Mid-Century Modern never generated any great mass appeal among mainstream home buyers. It’s too out-there for the typical family. And you won’t find a Mid-Century home much further out there than 3905 Henderson Road in Greensboro’s remarkable Hamilton Lakes neighborhood. The house is for sale at $1.099 million. The price has been reduced a bit since it was listed (originally $1.195 million), but it’s still $384 per square foot, a rather breath-taking price for any type of house in Greensboro.
The 1955 home has everything you think of with Mid-Century design — lots of glass that brings the indoors and outdoors together, modern materials, sleek lines, flat roofs and an ultra-clean, uncluttered look. More than 60 years after it was built, it still looks as “modern” as the day it was finished. The house has 4 bedrooms and three bathrooms, 2,886 square feet on a lot of 0.4 acre.
Designed by Thomas Hayes for his college roommate, it’s known as the Will and Diane Howard House (Hayes and Howard went to N.C. State). “Their home featured a flat roofline and solid wood and brick exterior walls that alternated with voids of glass,” Benjamin Briggs of Preservation Greensboro wrote. “Interior spaces were austere, featuring areas of terrazzo and carpet coupled with masonry and textured walls. Unusual details include clerestory windows located between ceiling joists and a copper hood above the fireplace. True to the style, public spaces are logically separated from private as the form of the house is dictated by the function of spaces. Form follows function.”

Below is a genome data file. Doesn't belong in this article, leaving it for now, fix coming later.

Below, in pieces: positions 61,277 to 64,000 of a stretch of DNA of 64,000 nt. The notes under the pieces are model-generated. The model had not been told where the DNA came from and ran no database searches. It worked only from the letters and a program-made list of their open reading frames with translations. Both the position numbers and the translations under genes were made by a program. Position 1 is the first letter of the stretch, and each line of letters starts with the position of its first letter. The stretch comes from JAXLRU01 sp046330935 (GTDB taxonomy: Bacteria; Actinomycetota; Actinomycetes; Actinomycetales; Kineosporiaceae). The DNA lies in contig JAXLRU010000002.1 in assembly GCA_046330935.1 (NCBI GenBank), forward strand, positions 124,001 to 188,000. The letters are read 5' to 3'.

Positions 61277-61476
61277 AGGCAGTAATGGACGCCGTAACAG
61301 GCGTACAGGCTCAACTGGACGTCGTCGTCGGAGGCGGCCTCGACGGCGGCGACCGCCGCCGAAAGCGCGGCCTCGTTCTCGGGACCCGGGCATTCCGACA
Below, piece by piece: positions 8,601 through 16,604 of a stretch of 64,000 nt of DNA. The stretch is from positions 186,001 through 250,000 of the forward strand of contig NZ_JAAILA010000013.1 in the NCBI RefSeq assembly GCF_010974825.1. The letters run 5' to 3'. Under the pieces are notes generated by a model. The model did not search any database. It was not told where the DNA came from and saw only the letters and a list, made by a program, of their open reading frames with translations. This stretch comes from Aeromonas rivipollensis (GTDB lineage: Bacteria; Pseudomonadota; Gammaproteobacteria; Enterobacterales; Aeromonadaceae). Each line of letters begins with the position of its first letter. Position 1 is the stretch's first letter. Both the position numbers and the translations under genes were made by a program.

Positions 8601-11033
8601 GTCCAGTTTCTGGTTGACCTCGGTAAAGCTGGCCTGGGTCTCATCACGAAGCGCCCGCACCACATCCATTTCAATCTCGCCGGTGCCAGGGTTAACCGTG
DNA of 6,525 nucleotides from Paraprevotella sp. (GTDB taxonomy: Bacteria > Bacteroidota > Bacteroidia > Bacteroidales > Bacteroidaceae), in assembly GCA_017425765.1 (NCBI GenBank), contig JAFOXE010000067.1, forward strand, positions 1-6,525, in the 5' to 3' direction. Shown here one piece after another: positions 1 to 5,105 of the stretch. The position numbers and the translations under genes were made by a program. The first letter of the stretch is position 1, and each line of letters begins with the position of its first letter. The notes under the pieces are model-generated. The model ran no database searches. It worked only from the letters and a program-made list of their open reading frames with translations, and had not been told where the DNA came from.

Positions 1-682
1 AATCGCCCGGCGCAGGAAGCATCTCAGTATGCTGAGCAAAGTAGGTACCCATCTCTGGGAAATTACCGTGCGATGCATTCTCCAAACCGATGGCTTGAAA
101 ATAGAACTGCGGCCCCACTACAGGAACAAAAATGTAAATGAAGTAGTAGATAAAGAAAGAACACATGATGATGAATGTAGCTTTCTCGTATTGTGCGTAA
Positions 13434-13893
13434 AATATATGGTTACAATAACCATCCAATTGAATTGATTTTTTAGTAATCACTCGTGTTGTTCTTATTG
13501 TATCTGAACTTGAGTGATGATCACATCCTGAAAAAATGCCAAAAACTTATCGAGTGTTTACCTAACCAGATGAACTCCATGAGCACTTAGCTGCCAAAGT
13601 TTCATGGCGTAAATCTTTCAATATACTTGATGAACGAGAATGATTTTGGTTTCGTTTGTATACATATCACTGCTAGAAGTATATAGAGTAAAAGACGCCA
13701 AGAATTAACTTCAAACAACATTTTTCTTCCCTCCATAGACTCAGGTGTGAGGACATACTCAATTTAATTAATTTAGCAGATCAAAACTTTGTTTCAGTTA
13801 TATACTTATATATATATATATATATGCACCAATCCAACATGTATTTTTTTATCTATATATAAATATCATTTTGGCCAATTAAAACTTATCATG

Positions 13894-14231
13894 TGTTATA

The Howards sold the house in 1967. Eventually, it fell on hard times, so hard it was included on the N.C. Modernist endangered list in 2013. Then, it was bought and restored by the current owners, Liz and Mike Felsen. The house “has been completely restored to its former glory w/open floor plan, sleek lines, walls of glass, original terrazzo floors, 6 outdoor terraces & 2-story Casita. Completely rebuilt by Gary Jobe [a prominent Greensboro builder], preserving almost everything in the original 1955 plan,” the listing says.
The reconstruction addressed “long-term challenges related to materials, drainage, and sustainability,” Briggs wrote. “It retains its original H-shaped plan and honors the scope, scale and materials of the initial design.”
The casita was a later addition, beautifully complementing the original. It could serve as a mother-in-law suite, if you have a really sophisticated mother-in-law.
Mid-Century Modern continues to have an enthusiastic following. We’ve tracked 18 sales of Mid-Century homes in the Piedmont this year, and six sold at or above their asking prices. The Howard house is the most spectacular of the recently available Mid-Century homes in the area. There are few chances to buy such a remarkable example of the style.